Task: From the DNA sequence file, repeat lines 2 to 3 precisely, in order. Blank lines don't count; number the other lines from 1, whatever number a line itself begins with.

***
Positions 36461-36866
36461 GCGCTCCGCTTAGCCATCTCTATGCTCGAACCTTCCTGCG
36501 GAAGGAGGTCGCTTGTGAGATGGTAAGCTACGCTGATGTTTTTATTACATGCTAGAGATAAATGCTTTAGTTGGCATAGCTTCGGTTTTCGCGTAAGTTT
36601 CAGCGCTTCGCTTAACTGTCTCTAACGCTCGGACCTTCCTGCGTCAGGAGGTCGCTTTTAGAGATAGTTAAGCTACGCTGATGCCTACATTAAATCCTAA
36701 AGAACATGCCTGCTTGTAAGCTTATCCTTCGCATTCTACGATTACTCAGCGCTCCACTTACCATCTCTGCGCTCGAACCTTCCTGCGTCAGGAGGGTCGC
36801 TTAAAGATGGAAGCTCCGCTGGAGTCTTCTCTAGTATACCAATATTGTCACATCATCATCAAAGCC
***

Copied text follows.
36461 GCGCTCCGCTTAGCCATCTCTATGCTCGAACCTTCCTGCG
36501 GAAGGAGGTCGCTTGTGAGATGGTAAGCTACGCTGATGTTTTTATTACATGCTAGAGATAAATGCTTTAGTTGGCATAGCTTCGGTTTTCGCGTAAGTTT